A major shakeup at the Mayors’ Council isn’t likely to do the Surrey LRT project any good.
Vancouver Mayor Gregor Robertson as chair, and Surrey Mayor Linda Hepner, as vice-chair, are out. They have been replaced, respectively, by Burnaby Mayor Derek Corrigan and North Vancouver District Mayor Richard Walton.
Corrigan has been an outspoken advocate for mayors to have much more power over TransLink. His frustration goes back to when most of TransLink’s board was made up of elected officials, and it only grew when the transportation minister of the day, Kevin Falcon, replaced it with an appointed board.
Burnaby, of course, has two SkyTrain lines and bus service almost the equivalent of Vancouver’s. It would be safe to say it is well-served.
Corrigan has been called “anti-transit” by Langley City Coun. Nathan Pachal, and “transit-regressive” by New Westminster Coun. Patrick Johnstone.
It’s doubtful that Corrigan is anti-transit. Burnaby is challenged by lengthy traffic tie-ups, and Metrotown would not exist in its present form without SkyTrain; as well, the reshaping around Millennium Line stations are a result of rapid transit.
However, Corigan was the only mayor on the council – which ultimately votes on how transit is funded – to oppose TransLink’s 10-year plan, which includes two rapid-transit projects and replacement of the Pattullo Bridge. Corrigan is also likely to bring a combative approach, which may impede efforts to secure funding for both the Surrey LRT project and the Broadway SkyTrain extension. While funding for the first phase of LRT between Newton and Guildford seems pretty secure, there has been no commitment by senior governments to fund the second phase to Langley City.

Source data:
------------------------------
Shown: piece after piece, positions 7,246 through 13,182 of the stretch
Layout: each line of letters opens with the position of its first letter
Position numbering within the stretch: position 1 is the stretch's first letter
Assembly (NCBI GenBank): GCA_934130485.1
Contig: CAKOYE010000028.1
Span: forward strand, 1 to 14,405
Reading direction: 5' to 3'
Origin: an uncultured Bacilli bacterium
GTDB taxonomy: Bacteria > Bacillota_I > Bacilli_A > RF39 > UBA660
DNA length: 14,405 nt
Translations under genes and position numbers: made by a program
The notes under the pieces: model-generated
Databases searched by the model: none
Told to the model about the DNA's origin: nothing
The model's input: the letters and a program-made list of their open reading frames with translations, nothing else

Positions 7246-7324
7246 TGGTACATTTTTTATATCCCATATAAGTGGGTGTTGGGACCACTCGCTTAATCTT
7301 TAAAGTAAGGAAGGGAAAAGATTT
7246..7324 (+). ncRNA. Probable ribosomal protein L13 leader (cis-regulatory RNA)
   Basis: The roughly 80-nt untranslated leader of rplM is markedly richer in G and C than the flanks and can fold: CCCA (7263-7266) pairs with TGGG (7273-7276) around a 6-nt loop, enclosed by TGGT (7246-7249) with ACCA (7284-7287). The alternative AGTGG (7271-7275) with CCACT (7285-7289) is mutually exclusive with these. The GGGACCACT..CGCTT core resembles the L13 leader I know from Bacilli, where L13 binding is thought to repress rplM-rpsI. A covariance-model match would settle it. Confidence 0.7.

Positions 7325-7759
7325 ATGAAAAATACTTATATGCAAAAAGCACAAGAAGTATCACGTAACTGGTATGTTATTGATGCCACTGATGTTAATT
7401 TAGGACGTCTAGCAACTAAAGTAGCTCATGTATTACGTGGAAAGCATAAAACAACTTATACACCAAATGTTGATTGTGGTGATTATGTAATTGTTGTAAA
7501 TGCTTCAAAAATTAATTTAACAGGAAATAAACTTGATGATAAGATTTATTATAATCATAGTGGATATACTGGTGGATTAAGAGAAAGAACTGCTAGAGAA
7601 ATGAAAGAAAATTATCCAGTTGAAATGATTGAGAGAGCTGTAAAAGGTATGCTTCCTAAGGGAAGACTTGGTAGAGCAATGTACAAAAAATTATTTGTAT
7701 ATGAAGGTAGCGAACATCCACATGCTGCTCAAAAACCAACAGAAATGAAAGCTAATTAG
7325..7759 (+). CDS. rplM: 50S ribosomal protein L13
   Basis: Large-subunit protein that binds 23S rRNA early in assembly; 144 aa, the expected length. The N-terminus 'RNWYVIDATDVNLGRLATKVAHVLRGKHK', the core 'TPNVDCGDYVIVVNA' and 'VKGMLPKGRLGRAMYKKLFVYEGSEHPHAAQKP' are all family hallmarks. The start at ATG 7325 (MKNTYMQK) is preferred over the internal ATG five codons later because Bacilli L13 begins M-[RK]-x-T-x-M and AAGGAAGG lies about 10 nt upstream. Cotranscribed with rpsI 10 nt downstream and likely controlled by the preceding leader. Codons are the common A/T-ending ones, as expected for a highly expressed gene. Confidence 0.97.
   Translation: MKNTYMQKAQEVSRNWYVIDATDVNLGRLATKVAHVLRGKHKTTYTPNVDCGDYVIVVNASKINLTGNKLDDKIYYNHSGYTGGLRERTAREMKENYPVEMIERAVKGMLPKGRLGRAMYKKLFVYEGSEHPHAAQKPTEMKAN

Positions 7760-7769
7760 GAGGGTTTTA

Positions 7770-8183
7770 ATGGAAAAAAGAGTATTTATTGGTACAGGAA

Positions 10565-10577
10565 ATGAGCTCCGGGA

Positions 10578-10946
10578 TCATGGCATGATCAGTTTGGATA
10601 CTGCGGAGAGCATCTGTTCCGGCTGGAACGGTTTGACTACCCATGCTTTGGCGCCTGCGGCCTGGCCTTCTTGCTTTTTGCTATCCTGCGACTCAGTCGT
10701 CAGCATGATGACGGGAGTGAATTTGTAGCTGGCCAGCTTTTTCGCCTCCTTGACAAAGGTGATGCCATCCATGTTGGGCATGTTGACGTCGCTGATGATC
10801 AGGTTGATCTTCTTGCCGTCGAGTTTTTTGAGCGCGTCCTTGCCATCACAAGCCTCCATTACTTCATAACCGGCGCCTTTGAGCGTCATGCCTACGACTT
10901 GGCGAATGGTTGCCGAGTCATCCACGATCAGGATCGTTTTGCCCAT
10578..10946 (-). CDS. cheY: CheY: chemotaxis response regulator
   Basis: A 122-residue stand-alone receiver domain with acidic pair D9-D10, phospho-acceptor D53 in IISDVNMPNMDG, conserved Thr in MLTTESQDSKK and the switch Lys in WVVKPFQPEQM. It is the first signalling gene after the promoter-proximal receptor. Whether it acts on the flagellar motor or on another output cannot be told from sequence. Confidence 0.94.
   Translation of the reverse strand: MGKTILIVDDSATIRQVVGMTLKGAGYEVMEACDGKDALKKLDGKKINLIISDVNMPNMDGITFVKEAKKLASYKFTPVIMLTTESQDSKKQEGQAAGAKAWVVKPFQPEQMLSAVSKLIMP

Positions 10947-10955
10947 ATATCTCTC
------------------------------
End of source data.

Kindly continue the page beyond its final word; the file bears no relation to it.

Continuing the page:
Of course, there is also pushback from many Surrey residents over LRT. The SkyTrain for Surrey group calls for SkyTrain technology to be used on both routes.
Corrigan will likely pressure the province to change the way TransLink is governed.
Meanwhile, a research paper in November on behalf of the University of Calgary’s School of Public Policy takes aim at Surrey’s plan for LRT. Author Mario Iacobacci says Phase 1 is unlikely to deliver value for money.
The paper looks at rapid-transit infrastructure projects in Toronto, Montreal and Vancouver. While most of Metro Vancouver’s projects have “either delivered net positive value or are expected to do so, the one exception is the Surrey LRT, which may not deliver value in its current form. Phase 2 could restore the overall project to net positive value creation if it is delivered as an extension of the existing SkyTrain service rather than as an LRT.”
The paper says that if Phase 2 uses SkyTrain technology, it “would improve the business-case results significantly.”
Hepner reacted by saying she “would agree to disagree.” She has every right to disagree with a comparative study of transit projects across the country. However, at the Mayors’ Council, her influence has lessened now that she is no longer vice-chair.
Frank Bucholtz writes Wednesdays for Peace Arch News.